4. Manhan folk song (Manhandiao)


Manhandiao came into being about 200 years ago.

In the late Qing Dynasty (1636-1912), Han Chinese from Shanxi and Shaanxi swarmed into Zhunger Banner, Ordos. The Han and Mongolian people that lived together facilitated closer exchanges in not only life and production but in culture, and more importantly, in folk music.

In terms of melody, Manhandiao is primarily based on the short Mongolian song of Erdos, at the same time taking merits from the Mountain-climbing Song and the Song-and-dance Duet originating from Shanxi and Shaanxi.

In terms of lyrics, it falls into seven different types - recalling past sufferings, extolling, romance, eagerness, sadness, pain of parting and aspirations.

Its principal feature is that one song can be sung in several different tunes, while several songs might have the same exact tune.

Manhan songs belong to the genre of ditty and are performed accompanied by a three-musical-instrument band.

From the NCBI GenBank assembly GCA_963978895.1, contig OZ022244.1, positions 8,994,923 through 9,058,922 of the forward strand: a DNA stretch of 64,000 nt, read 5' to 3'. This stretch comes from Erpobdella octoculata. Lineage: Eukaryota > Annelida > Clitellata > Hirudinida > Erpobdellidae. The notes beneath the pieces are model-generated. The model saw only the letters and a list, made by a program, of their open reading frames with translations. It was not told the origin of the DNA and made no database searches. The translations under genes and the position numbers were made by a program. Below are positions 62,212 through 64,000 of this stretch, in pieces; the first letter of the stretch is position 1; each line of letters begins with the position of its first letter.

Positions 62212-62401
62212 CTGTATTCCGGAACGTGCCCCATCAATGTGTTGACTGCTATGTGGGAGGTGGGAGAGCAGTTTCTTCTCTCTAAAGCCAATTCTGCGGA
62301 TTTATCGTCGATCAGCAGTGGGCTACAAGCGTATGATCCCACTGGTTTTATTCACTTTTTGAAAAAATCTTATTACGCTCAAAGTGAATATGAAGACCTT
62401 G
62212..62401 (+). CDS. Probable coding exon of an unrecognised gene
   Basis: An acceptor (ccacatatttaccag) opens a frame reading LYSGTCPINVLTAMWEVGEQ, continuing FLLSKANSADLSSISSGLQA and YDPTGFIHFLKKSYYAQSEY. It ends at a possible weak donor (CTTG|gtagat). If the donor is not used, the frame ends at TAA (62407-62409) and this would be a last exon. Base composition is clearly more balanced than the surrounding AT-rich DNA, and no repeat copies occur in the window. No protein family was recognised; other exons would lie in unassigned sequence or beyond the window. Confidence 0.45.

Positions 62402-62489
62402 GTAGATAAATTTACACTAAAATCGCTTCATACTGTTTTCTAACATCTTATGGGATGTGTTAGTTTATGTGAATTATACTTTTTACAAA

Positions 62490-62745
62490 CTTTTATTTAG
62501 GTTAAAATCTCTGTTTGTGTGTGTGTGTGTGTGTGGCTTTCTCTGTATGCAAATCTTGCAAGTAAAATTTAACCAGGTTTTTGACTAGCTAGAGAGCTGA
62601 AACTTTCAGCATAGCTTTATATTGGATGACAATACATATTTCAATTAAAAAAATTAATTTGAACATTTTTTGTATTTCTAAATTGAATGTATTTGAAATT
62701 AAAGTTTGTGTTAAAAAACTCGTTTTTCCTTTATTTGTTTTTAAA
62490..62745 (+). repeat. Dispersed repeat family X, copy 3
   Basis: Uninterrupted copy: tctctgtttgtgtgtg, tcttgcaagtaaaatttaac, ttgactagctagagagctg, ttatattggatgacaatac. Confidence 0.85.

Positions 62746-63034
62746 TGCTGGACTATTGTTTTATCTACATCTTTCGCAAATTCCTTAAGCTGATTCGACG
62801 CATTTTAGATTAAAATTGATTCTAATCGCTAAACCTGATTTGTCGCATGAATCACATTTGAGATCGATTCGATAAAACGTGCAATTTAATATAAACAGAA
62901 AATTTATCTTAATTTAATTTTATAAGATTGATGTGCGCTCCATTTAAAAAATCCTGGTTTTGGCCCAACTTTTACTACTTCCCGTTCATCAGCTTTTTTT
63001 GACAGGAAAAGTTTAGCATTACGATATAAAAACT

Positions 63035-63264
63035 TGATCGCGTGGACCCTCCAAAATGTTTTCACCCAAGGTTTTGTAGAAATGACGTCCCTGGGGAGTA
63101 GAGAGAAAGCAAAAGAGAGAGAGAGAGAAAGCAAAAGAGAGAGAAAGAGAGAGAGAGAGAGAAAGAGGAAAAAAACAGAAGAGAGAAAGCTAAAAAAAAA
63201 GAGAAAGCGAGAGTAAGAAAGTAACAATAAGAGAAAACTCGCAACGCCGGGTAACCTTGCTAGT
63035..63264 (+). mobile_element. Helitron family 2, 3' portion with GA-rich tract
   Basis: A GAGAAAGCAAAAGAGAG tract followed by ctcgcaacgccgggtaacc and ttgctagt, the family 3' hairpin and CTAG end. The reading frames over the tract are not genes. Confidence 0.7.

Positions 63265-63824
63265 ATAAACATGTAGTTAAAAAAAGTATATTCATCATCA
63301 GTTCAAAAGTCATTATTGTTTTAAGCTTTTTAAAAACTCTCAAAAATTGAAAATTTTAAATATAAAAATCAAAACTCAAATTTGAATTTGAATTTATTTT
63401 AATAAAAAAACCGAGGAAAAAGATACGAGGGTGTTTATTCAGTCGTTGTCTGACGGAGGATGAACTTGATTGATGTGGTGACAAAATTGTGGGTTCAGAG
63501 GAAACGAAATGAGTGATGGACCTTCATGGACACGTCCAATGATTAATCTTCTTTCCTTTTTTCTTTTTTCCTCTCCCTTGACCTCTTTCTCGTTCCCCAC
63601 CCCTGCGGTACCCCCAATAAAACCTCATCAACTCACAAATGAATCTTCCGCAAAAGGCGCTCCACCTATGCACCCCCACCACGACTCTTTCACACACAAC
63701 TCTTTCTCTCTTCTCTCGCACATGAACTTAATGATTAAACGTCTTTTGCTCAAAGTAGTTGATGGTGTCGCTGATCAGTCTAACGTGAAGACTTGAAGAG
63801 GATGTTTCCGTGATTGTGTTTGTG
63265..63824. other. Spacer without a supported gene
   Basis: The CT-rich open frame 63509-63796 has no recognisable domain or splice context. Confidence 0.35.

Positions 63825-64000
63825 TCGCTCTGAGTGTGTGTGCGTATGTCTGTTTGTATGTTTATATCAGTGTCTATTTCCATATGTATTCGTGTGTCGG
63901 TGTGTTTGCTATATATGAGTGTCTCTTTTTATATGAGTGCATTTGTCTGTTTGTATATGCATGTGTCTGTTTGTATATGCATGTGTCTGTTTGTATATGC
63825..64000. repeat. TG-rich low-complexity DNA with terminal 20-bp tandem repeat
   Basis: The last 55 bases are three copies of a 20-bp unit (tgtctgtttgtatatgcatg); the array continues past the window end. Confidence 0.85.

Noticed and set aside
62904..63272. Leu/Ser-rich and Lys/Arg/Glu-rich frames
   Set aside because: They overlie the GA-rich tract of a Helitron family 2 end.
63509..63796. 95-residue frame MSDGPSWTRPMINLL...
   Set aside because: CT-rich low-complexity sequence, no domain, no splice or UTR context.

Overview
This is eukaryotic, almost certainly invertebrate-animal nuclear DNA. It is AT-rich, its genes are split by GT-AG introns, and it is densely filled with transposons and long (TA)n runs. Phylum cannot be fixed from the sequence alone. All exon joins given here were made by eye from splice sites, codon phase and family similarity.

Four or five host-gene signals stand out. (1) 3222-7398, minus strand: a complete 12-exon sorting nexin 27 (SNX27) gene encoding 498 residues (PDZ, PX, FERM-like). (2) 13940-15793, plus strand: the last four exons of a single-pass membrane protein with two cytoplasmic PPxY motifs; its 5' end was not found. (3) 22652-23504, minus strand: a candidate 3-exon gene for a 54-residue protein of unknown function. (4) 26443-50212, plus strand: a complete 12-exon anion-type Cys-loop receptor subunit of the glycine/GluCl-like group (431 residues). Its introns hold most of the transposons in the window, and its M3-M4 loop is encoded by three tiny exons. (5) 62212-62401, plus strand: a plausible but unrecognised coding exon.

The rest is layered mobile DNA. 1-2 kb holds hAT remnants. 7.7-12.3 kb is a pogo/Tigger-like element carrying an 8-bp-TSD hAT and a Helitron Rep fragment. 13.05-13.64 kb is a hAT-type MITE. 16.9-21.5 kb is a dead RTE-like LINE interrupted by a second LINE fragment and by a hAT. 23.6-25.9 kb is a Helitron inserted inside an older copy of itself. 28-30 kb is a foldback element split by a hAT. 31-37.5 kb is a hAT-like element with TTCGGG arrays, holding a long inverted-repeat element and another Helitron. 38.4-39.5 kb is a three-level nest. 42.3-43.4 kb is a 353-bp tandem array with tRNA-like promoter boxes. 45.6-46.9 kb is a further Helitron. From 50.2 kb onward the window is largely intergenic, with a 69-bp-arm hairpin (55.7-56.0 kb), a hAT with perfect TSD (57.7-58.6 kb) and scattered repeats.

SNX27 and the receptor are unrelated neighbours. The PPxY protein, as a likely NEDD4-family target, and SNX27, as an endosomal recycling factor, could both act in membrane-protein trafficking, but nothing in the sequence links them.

Compared with mountain songs, Manhandiao has absorbed more elements of art, while displaying a more fluent melody and stronger expression.

Manhandiao came out of ordinary people and simply mundane life. It has played an important role in advocating and enriching culture, in Zhunger's politics, economics, production and life in every period.

Today, it has spread rapidly outside of Zhunger to the western Inner Mongolia and the neighboring Shanxi and Shaanxi region and has occupied a place in China's ethnic folk music history.

5. Ordos Long Song - "Guru Songs"


"Guru" in Mongolian means "national" or "governmental". The music originated in the court, spread among the people after the decline of the royal power, and became an ancient folk music genre.

These long songs are often sung unaccompanied by anything, themes of which are primarily blessing, praise and preach.

They have a beautiful and unique melody, a slow and free rhythm, and elegant styles, while indulging in serious topics and orthodox content, and sung with distinctive methods of singing.

These songs express the perception Mongols have towards life and their aspirations in the long development of their lives. These Mongolian court songs have been performed since the Yuan Dynasty (1206-1368), primarily during feasts, which are why they are known as a diamond of Mongolian classic music.

They are popular in a few regions along the river of Hanggin Banner.